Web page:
RBC | What’s your emergency?
In the event of an emergency, how much personal information would you reveal to first responders?
Behind banks of computer screens, 24 hours a day, dispatch operators are on standby for every conceivable emergency call. No one wants to call 911, but when there’s a need we want the dispatcher on the other end of that call to have the best information to send us the right kind of help in a timely fashion.
With the increasing transition from land lines to cell phones, the county started using CodeRed about 10 years ago. Residents were encouraged to register with CodeRed—giving dispatch vital information about your home address, which wasn’t accessible for cell phone calls—and in return receiving text or phone messages about emergency alerts in the county.
Beginning May 1, the county is switching to a new system: Swift911. This state-of-the-art technology will give first responders an edge when it comes to helping those who call, as well as saving the department money.
The fully-customizable program gives participants the opportunity to divulge as few or as many details as they’re comfortable sharing, and will give dispatchers a broader range of information to share with residents—from road closures to weather alerts—in real-time.
According to Mike Cook, communications supervisor for the Rio Blanco County Sheriff’s Office, the new app will allow his team to upload localized maps, create contact groups (schools or hospitals, for example), and send automatic messages. Alerts can be generated in “a minute or less compared to three to five minutes,” he said. “That’s a big deal for us.”
How will citizens benefit from the new program besides the alerts? Let’s say you live out of town alone with three aggressive guard dogs. The only access to your property is a hidden driveway lacking a visible address. You’re on oxygen, and supervise two preschoolers with severe allergies, one of whom has just been stung by a bee. You call 911, and because you’ve accessed the app and entered that information, first responders know right away what to be prepared for when they arrive at your home. The minutes saved could mean the difference between life and death for yourself or a loved one.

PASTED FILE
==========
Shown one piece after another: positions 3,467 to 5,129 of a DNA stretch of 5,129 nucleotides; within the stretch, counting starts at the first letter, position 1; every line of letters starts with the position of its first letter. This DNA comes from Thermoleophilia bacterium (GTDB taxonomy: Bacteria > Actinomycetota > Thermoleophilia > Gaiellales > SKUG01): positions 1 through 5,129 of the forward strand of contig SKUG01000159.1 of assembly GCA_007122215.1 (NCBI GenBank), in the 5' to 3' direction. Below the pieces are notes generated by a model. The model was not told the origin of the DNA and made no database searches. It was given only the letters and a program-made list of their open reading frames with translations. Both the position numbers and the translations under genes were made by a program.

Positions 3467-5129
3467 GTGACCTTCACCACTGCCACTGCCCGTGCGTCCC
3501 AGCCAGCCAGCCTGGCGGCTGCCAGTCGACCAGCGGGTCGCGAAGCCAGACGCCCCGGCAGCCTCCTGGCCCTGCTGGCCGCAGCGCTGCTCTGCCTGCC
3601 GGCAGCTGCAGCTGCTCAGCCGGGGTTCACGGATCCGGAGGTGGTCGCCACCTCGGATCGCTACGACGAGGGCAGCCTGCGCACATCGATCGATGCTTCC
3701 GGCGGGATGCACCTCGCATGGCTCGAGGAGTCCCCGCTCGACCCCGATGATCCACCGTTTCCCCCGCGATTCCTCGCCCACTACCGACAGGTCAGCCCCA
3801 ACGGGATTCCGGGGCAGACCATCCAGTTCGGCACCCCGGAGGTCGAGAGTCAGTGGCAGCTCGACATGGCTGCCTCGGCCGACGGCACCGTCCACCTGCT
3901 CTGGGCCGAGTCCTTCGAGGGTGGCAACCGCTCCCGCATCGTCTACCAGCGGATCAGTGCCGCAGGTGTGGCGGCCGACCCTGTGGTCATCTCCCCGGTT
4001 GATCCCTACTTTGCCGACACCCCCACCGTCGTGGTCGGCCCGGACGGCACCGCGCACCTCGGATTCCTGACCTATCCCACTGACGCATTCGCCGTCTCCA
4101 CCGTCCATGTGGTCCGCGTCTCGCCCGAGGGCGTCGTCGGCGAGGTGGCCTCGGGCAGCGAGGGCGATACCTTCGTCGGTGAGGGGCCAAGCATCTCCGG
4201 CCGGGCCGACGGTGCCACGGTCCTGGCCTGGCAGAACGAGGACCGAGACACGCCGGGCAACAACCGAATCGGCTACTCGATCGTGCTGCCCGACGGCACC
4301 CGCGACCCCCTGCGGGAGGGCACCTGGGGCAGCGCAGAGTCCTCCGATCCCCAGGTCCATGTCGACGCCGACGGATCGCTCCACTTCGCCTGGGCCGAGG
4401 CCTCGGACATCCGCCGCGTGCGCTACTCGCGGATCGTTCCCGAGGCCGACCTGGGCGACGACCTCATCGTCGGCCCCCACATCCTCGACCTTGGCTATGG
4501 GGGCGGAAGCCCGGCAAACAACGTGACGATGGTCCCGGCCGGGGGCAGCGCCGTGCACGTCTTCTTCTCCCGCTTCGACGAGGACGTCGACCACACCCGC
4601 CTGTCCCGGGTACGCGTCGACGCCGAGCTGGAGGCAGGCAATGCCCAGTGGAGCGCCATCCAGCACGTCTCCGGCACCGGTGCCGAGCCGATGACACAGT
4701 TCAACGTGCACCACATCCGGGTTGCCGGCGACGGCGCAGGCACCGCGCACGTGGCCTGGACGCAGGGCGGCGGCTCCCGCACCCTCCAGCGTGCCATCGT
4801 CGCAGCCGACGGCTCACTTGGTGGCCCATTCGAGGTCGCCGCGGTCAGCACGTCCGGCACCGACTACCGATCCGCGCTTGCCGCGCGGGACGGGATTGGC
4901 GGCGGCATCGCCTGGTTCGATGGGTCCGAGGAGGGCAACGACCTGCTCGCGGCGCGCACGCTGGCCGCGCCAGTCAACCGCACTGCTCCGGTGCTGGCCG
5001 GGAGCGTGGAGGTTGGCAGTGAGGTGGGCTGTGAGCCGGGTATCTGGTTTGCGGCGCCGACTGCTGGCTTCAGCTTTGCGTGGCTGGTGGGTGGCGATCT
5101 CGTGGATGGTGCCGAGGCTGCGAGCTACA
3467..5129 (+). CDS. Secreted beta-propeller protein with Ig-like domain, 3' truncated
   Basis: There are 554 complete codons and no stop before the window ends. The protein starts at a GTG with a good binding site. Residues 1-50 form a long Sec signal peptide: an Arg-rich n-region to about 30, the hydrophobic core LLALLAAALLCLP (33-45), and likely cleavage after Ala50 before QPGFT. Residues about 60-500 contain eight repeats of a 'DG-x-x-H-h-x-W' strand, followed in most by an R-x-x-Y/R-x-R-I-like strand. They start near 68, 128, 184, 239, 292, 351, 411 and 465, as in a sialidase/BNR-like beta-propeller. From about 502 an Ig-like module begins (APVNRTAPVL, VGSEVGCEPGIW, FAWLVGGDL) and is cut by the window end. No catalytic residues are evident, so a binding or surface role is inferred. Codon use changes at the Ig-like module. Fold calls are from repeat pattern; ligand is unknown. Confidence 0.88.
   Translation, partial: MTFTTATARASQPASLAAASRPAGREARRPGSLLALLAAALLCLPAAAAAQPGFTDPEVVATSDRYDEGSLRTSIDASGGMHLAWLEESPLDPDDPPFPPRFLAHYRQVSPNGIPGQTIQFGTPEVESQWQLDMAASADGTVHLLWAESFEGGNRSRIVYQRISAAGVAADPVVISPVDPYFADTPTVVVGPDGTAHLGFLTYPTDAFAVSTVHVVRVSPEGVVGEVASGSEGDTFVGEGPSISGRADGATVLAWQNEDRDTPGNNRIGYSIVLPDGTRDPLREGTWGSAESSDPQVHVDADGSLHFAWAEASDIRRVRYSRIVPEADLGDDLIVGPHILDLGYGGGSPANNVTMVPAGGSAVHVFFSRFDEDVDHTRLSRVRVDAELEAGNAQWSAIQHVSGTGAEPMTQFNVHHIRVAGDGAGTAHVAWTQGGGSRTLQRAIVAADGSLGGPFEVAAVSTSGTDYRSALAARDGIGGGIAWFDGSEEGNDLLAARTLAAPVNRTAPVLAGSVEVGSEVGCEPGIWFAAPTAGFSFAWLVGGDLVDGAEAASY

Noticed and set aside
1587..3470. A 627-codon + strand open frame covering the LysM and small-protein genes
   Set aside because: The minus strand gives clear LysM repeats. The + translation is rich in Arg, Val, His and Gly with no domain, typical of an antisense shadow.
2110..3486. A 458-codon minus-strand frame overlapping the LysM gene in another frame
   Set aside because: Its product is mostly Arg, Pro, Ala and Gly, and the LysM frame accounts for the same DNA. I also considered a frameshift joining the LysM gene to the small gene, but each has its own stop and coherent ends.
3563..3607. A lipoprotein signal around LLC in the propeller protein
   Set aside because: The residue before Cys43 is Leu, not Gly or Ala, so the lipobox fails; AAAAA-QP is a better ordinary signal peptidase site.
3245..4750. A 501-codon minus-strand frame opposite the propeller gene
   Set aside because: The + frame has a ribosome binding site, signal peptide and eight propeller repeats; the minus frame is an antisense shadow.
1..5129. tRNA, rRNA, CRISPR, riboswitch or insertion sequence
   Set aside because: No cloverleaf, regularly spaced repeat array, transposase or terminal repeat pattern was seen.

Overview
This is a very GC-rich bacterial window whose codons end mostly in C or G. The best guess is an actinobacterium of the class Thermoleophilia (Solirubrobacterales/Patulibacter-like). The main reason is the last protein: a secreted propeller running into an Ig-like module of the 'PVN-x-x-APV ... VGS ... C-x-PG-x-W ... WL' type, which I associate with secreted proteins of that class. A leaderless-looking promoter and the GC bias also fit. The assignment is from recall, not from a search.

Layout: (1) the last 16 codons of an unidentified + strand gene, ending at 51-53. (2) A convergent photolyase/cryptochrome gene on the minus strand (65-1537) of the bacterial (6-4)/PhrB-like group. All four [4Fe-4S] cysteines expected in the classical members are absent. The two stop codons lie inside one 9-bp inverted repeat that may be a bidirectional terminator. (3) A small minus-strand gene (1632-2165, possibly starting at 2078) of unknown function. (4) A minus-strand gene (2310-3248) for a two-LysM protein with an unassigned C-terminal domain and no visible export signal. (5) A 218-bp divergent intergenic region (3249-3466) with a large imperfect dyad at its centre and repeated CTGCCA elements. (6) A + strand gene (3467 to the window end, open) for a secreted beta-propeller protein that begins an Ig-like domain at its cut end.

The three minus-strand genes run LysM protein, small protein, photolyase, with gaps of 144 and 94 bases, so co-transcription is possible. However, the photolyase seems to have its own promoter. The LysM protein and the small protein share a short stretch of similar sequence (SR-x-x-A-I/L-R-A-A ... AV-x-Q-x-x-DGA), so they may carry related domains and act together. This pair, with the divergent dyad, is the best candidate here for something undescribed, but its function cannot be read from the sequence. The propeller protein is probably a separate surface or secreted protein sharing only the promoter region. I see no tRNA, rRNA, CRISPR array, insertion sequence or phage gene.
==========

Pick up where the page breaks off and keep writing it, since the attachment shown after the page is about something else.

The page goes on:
Households with residents who may have problems communicating with first responders due to disabilities or mental health problems will also benefit from the new system, providing greater protection for them through greater knowledge of the situation by first responders.
“Home Alone” monitoring is also an option with the new system, providing daily check-ins at no charge for individuals who live alone and may be at risk of a fall or other problem.
“The information is not shared with anybody,” Cook said. “We want to stress that it’s all voluntary.”
The new system will go “live” May 1, but everyone is encouraged to start signing up now. There will be several tests conducted at the end of April, and feedback is welcome.
How to Participate:
– Visit www.rbc.us/298/Rio-Blanco-Alerts and Click “register now” in the Swift911 Portal, or text Swift911 to 99538 and you’ll receive a link to download the free app and complete the registration.
– Answer as many or as few of the questions as you choose. If you have ideas for other questions that should be included, contact Cook at 878-9600, email firstname.lastname@example.org, or contact the Rangely Police Department for questions and assistance at 970-675-8466.
– Download the free app for your mobile device if you haven’t already done so.
– Don’t assume that your phone number is automatically included. If your landline is unlisted, you have changed your number or address in the last year, or use a cell phone as your primary home phone, you should register.
– If you registered for CodeRed and checked the “privacy” box, your information won’t be transferred.
– Register your business, as well as your home.